A La Porte County Life in the Spotlight: Nora Daurer Schultz

A La Porte County Life in the Spotlight: Nora Daurer Schultz

Making Michigan City beautiful, one street at a time - a profile of Nora Daurer Schultz

Nora Daurer Schultz pulls her trusty red pickup off to the side of the road, just south of the local Walmart. Pulling open the tailgate, she dons her work gloves and grabs her supplies.

“This is my ‘hobby,’ as I like to call it,” Schultz says with an irrepressible smile and positive, “can-do” attitude. A regular sight along the roads in and around Michigan City for the last decade, Schultz donates her time to picking up trash along roads and parking lots, with more than 270 bags done, and counting. Passers-by often honk and wave whenever they see her out along the roads.

“I started out small,” Schultz says. “There was a man who lived on South Roeske Ave who used to pick up trash along his road from Welnetz to Highway 20. When he moved away, you could tell.”

Born and raised in Michigan City, Schultz lives in town with her husband. They have two children - one still lives in the city and the other is stationed in California in the Navy. 

Schultz is incredibly active, not just in the community, but in her life.

“I love to be up and about, doing things. If I’m not at work or out here picking up trash, I’m at the gym.”

Schultz often focuses on the area around Meijer, near the Aldi store where she works, or along Welnetz Road. 

“That’s such a pretty area, such a pretty road,” Schultz says. “But I’m all over the place. Wherever I see an area that needs to be picked up, that’s where I go.”

Although they are used to her “hobby” by now, Nora says that her friends and relatives were at first perplexed by her decision to go out and clean up the town.

“They asked me all the time, ‘Why? Why do it?’ If you have to ask me why, then you’re not seeing the problem. I saw the problem, and I also saw that I could either be part of that problem, or I could be part of the solution.”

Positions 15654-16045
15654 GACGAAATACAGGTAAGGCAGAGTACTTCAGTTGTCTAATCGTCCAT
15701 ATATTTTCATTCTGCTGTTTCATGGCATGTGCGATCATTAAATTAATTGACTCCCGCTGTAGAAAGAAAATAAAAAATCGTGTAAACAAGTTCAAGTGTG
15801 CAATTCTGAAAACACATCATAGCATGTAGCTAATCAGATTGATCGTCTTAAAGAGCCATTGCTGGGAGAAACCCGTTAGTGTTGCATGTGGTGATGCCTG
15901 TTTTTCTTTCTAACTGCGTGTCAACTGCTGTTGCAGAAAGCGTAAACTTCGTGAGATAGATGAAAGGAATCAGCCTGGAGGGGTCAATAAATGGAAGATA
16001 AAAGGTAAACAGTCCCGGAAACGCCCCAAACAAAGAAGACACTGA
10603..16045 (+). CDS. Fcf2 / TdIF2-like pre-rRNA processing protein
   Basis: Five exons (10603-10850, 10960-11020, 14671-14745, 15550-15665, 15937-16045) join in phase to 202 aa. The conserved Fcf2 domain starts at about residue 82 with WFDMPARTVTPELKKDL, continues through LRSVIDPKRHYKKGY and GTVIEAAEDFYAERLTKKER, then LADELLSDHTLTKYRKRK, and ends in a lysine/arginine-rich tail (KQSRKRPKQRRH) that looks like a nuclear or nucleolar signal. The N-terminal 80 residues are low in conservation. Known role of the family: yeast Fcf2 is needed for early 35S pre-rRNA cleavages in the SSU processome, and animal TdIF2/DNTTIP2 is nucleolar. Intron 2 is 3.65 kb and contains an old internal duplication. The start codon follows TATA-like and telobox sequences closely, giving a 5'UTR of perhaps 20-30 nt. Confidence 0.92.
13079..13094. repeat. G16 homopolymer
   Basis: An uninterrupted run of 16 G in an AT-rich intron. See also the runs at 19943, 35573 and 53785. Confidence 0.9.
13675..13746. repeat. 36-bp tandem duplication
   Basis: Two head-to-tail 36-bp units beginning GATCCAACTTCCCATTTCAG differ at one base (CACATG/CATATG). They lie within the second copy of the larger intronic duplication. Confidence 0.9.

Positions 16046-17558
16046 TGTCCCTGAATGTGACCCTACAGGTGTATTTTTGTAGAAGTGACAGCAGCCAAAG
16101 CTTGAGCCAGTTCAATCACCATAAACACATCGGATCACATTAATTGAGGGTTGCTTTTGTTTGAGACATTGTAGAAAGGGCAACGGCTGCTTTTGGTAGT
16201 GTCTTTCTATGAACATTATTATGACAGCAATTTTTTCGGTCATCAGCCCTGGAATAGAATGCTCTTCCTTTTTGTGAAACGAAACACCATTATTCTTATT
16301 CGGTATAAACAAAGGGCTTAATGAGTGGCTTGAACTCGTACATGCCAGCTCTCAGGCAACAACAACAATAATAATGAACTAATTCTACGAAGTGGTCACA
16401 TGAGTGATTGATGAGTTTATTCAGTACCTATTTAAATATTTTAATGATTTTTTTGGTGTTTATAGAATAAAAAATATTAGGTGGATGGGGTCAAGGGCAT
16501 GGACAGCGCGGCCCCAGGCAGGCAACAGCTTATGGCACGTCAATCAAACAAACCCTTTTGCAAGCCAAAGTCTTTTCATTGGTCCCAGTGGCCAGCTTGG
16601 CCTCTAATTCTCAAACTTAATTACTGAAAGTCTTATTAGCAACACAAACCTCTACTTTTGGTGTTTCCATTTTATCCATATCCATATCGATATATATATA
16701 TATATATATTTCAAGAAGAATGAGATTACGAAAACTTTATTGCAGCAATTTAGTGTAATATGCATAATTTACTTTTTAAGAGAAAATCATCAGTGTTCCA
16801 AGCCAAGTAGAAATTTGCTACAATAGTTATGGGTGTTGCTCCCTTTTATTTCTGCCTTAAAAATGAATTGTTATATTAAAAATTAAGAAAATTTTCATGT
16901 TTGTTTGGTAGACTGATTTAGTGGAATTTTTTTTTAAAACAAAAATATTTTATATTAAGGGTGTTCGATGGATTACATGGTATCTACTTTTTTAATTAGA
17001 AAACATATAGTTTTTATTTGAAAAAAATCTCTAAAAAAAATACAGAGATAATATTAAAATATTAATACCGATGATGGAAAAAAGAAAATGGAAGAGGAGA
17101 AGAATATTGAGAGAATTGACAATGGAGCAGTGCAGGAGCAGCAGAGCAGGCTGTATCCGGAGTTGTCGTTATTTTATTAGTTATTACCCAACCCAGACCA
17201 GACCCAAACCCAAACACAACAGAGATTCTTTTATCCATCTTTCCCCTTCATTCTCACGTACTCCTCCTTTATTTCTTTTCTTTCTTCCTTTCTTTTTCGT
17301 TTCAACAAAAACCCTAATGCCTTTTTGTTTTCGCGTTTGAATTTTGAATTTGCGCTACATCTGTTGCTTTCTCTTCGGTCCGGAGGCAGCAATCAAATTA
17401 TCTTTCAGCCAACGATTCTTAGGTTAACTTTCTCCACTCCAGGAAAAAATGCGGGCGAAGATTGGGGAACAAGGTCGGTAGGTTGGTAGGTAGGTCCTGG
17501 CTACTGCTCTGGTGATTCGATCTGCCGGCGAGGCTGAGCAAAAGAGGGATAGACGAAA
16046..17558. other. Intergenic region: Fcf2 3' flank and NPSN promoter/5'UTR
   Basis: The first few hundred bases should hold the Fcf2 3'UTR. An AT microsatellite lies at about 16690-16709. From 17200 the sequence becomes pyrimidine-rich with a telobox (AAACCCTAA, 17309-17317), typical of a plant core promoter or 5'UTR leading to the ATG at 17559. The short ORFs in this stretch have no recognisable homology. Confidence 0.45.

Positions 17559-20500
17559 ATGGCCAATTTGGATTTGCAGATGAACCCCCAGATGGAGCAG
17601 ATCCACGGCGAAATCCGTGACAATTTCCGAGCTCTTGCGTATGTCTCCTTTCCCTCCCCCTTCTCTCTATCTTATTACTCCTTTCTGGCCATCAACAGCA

After ten years of making it her mission to be a part of the solution, Schultz has her routine down to a science. She carries a well-outfitted array of supplies including an orange safety vest, gloves, lotion, bug spray, toboggan (which she uses to pull supplies and bags full of trash), and, of course, a good quality grabber tool that is an absolute necessity.

“The ones I’m using now are the best I’ve found. Kabelin’s Ace Hardware sells them. They last forever and I can pick up a dime with them,” Schultz says, proudly.

Schultz prefers to use 13 gallon-size bags because they cut down on the weight and the bigger ones can get too heavy.

What does she do with all that trash once she bags it up?

“In the beginning, I used to take it home and throw it away. As time went on, I got more businesses to support me, offering to let me use their dumpster. There are a lot of businesses here, offering to help and I’m grateful for their support.”

Whenever Schultz finds lost items, she tries to reunite them with owners. She also separates and recycles the aluminum cans she picks up.

“I always try to find a bright spot, no matter what. Sometimes, you don’t even have to look that hard. Even when people say that it’ll only be clean for five minutes, I say yeah, but for those five minutes, it did look darn good, and I feel darn good about myself for doing it.”

“This isn’t something that everybody does, but if doing this makes some people think twice and be more careful about their trash, then it’s all worth it,” Schultz says.